This saddle, this half pad, this girth

Horse


I knew when I bought Kachina that on paper she wasn't the best looking dressage prospect: a 12 year old green broke horse of unknown parentage with no dressage training or even training in basics like accepting contact with the bit. However, I saw potential in her mind, her sensitivity, her conformation, and her movement. While I used the best of my knowledge in assessing her traits, I've never considered myself an expert in assessing the potential of any horse. I've had a lot of fun working with Kachina so I knew that she was a good choice for me in some ways, but I've had some doubts about whether she can do as well at dressage as I initially imagined.
The sensitivity part of Kachina is definitely a double edged sword which simultaneously makes training both easier and tougher. It's the part that results in frequent tension, and also the part that I've been most focused on lately.
I've grown so used to Kachina now that I haven't objectively thought about her other aspects much lately. I frequently get told by people how "pretty" or "fancy" my horse is, but I think that has a lot more to do with her striking markings than her actual movement or conformation, especially when it comes from non-horsey people. At the last couple shows, I had a number of people more objectively eyeing up Kachina and offering feedback which made me look at Kachina with fresh eyes again.

Can we all look back on this photo for a minute and agree that Kachina
wasn't exactly a polished dressage horse when I first saw her

Her mind: Kachina can be a tense, reactive and hot horse, which frequently goes hand in hand with a spooky/flighty mind. Kachina actually has quite a sensible mind though. She is physically sensitive and has a huge amount of "go", but she isn't usually one to get mentally bothered by her environment (unless she's inside the terrifying barn at home). It's kind of a weird combination that I still have to work to get my head around sometimes. The braider and some other riders stabled nearby commented on her good mind when they saw how quickly she settled into her stall, how she stood nicely, ate well, and didn't get upset by any activity.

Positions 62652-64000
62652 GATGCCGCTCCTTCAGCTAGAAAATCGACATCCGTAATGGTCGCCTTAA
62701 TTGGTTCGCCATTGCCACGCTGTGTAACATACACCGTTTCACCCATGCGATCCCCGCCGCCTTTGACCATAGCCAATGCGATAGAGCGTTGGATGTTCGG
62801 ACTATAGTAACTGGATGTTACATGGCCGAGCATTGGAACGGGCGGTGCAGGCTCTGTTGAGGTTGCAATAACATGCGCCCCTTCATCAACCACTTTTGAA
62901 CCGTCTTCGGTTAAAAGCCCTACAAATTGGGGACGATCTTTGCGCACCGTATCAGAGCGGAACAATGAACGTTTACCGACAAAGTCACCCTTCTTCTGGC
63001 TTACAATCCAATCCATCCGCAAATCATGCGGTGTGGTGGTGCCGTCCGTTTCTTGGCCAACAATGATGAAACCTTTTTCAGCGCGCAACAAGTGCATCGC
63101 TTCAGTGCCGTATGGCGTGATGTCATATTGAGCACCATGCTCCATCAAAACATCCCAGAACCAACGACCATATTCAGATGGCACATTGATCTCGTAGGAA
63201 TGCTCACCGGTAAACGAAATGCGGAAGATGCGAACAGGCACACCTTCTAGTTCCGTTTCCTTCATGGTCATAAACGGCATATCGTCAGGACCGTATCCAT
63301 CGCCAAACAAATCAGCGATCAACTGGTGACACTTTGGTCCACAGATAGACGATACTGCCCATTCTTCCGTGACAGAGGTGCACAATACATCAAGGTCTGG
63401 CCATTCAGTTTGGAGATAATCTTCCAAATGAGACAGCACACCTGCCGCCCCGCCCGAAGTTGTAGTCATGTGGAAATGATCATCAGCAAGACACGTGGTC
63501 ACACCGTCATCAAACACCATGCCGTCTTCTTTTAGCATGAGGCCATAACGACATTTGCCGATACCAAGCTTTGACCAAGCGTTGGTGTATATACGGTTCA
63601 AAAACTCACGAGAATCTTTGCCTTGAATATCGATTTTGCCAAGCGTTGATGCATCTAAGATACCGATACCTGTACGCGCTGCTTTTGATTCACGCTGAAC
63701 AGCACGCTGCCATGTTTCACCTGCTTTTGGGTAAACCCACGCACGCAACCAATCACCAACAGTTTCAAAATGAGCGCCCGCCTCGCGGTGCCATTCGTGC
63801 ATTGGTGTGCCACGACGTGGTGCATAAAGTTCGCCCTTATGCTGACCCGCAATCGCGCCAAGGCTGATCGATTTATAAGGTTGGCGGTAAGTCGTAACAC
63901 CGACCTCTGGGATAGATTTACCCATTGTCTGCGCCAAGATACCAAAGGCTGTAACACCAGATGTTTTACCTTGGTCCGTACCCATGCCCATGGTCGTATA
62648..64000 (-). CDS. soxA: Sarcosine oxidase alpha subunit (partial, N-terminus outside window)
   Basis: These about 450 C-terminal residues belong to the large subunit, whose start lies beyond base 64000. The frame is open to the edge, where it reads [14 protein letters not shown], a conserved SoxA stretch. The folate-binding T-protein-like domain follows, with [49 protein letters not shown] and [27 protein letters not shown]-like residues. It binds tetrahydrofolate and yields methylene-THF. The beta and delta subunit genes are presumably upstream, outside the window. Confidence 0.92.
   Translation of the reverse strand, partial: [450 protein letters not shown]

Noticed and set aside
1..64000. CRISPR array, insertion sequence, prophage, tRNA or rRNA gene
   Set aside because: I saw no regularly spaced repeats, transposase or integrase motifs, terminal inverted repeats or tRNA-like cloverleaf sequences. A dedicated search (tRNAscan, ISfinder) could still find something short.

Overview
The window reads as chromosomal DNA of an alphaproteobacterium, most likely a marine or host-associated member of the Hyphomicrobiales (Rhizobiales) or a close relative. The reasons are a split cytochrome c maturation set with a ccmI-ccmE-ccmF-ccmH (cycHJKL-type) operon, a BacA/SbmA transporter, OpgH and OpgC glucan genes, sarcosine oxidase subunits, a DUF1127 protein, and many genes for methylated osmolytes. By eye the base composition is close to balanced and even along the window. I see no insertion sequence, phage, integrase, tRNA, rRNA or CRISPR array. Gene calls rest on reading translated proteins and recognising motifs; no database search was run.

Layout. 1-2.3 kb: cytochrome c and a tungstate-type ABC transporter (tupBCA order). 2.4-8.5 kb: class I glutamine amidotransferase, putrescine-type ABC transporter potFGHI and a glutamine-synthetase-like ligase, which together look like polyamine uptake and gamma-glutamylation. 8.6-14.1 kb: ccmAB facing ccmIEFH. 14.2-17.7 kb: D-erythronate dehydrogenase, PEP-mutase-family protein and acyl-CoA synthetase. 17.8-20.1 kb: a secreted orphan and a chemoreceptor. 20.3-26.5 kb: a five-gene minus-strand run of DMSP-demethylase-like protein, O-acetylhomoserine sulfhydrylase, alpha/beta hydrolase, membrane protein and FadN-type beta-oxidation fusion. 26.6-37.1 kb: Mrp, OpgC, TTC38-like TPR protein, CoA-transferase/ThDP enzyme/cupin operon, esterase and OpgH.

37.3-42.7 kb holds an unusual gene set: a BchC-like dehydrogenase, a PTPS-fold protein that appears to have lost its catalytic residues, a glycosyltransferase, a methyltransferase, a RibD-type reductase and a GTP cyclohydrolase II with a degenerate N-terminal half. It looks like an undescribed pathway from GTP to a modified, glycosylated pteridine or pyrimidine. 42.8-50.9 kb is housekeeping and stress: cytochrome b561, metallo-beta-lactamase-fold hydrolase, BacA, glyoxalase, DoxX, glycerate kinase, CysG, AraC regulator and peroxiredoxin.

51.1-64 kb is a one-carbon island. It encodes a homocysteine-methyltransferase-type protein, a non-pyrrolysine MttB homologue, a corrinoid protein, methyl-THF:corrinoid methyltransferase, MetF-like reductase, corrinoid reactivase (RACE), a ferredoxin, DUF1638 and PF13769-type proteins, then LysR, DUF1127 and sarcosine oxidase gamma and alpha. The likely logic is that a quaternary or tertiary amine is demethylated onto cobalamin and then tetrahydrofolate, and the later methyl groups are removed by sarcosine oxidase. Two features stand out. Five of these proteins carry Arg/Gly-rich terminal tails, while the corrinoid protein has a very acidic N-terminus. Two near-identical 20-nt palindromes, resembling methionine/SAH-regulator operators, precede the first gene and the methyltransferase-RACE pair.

Her conformation: I had a few people eye up Kachina in her stall and ask me about her breeding. I explained to them all that she was an unknown grade horse, but possibly had a combination of thoroughbred, arab, and paint (thoroughbred and/or quarter horse) bloodlines. Despite that, they all seemed to appreciate how she was put together. The people included both long time dressage riders and old western cowboys. Kachina's build isn't specialist for any one discipline, she just has good basic, balanced conformation. While injuries can happen to any horse, good conformation helps; Kachina's build doesn't make her more predisposed to injuries or unsoundness and that's definitely something to appreciate.

Old photo, the horse has decent conformation but she doesn't
usually stand square for me to photograph it

Her movement/gaits: I've been riding Kachina for more than two years now so her movement just feels normal to me. I know she is capable of huge movement, I see it sometimes at liberty, but I also know that I can't ride that right now, and at our current stage of training her movement is much more restrained. Additionally, a lot of horses can look flashy when they are excitedly dashing around by themselves, it doesn't mean you'll necessarily ever be able to reproduce that under saddle. I've come to think of Kachina as having just average gaits, that have the capacity for clear rhythm, but that can have lateral tendencies when tense. That last part is true, but recent evidence suggests that when I ride properly, her gaits can be more than just average.